Russia's sanctions will not destroy Lithuanian economy

GMT 19:34 2014 Tuesday ,12 August

Arab Today, arab today Russia's sanctions will not destroy Lithuanian economy

Chief economist of Swedbank in Lithuania
Vilnius - XINHUA

An embargo introduced by Russia on most food imports from the European Union, the United States and some other Western countries will have minor direct negative effect on Lithuania's economy, a senior bank economist said on Tuesday.
Nerijus Maciulis, chief economist of Swedbank in Lithuania, believes that Russia's sanctions will not bring Lithuania's economy on its knees.
"We should be more worried about economic weapons which Russia might show in the future," he said in the commentary published on Swedbank's website.
According to the estimates of some international organizations, Lithuania is one of the countries to be most affected by Russian food imports ban. The Baltic country's raw meat and dairy sectors are expected to suffer the biggest losses.
Swedbank calculations show that 0.4 percent of Lithuania's gross domestic product (GDP) this year might be cut off due to the direct impact of sanctions.
"Growth might be also slowed down by slumping confidence which would hurt investments and consumption," Maciulis said.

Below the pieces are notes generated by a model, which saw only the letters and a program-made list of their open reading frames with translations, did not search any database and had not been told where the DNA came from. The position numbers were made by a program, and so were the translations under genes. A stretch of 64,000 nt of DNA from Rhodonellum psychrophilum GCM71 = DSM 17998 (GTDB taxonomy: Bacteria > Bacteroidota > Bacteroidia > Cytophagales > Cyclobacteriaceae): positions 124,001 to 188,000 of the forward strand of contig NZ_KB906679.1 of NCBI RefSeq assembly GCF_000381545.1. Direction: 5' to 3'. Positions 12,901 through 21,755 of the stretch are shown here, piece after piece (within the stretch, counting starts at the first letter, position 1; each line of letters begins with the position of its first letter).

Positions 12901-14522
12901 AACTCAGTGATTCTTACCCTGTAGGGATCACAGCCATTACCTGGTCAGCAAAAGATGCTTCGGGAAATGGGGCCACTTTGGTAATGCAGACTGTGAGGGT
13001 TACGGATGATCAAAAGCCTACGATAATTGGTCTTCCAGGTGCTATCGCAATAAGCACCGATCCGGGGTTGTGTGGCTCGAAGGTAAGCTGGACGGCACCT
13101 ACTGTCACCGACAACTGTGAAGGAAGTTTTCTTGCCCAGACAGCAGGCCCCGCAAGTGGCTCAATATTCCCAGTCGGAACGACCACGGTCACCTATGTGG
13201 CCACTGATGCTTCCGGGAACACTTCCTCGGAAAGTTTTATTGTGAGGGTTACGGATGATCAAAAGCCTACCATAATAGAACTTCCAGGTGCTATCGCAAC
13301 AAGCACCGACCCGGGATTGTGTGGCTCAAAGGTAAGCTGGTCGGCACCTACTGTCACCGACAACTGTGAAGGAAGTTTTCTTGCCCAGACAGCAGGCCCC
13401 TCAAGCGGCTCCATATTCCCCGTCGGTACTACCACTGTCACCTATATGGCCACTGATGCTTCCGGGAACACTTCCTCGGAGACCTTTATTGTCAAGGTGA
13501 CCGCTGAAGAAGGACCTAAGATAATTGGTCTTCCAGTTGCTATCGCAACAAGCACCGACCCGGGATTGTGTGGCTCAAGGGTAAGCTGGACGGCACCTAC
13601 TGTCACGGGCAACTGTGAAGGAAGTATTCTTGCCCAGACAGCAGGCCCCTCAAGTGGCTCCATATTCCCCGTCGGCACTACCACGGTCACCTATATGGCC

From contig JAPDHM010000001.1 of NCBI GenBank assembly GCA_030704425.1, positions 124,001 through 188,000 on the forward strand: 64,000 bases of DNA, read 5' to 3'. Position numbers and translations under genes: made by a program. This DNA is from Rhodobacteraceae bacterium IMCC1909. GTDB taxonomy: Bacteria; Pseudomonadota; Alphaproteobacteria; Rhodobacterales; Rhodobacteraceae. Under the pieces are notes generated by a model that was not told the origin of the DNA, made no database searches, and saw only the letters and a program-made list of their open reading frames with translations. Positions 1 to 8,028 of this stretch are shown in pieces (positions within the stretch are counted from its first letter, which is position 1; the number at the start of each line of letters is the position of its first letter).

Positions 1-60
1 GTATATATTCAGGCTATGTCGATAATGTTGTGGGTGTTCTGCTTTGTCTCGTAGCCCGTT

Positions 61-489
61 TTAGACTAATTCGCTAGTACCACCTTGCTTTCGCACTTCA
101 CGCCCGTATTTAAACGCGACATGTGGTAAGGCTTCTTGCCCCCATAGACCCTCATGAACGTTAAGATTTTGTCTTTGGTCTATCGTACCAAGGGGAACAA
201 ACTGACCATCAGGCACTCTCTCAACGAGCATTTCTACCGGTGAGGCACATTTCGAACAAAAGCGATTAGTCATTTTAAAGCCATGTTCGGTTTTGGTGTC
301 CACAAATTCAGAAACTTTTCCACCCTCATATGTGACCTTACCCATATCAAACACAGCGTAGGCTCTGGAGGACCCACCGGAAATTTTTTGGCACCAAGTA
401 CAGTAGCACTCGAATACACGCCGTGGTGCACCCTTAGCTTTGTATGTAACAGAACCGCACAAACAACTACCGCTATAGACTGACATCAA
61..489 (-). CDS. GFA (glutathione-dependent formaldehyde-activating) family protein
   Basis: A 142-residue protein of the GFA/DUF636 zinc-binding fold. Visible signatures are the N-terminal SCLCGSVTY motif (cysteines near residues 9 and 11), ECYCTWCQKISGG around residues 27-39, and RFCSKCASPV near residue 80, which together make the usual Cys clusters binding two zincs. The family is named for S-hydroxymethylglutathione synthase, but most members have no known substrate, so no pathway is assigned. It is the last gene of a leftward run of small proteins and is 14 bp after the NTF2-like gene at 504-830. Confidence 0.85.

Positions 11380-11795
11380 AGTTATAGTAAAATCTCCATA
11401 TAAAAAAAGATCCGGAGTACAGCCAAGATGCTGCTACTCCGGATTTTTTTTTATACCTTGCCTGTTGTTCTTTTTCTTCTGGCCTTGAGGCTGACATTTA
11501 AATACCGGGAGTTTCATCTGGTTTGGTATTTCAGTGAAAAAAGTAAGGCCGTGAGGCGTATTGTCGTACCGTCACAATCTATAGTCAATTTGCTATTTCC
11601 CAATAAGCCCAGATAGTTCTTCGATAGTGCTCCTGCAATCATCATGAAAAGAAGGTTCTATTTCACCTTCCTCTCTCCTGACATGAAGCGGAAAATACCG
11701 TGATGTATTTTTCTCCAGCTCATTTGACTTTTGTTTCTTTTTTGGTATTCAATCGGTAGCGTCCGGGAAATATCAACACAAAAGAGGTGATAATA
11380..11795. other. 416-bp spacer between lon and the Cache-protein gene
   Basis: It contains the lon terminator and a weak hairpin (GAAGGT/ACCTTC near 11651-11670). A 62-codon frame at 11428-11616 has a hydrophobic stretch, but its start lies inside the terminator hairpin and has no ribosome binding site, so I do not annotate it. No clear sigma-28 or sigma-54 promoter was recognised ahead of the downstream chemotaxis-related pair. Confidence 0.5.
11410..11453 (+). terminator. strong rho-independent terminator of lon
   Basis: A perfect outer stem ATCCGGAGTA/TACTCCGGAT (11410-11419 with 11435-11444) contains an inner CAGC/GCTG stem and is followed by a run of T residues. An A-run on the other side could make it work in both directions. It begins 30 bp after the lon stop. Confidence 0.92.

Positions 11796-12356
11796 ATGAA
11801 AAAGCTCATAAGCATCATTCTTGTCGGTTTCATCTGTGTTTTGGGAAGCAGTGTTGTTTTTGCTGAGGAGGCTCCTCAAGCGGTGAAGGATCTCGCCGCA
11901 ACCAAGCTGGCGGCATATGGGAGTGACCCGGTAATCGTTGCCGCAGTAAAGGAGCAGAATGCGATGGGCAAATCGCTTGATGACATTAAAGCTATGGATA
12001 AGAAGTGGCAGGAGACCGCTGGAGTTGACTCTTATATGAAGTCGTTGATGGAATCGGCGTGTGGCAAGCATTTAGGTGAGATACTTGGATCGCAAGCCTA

"But there is no ground for discussions about recession (in Lithuania), at least while the list of tit-for-tat sanctions is not expanded," he added.
Lithuania's Finance Ministry expects 3.4 percent GDP growth in the country this year, one of the fastest in the EU. European Commission's forecast stands at 3.3 percent.
According to Maciulis, exports of many Lithuanian products are highly diversified, and moreover, Lithuanian companies had experience to export their products to Russia through other members of Commonwealth of Independent States.
Lithuanian transport sector might be affected more seriously than products, he added.
Lithuania's exports of processed and raw food to Russia amounted to 4.74 billion litas (about 1.86 billion U.S. dollars) in 2013, which makes 5.6 percent of all exports to Russia. Nevertheless, 77 percent of Lithuanian food exports to Russia are re-exported goods, mostly fruits, vegetables, nuts and beverages.
The financial loss of Lithuanian farmers and food products due to Russian sanctions may reach 0.5 billion litas (about 0.2 billion U.S. dollars), Lithuanian lawmakers said in the meeting of the Committee of Rural Affairs on Tuesday, according to local business news website (1 U.S. dollar = 2.5 Litas)

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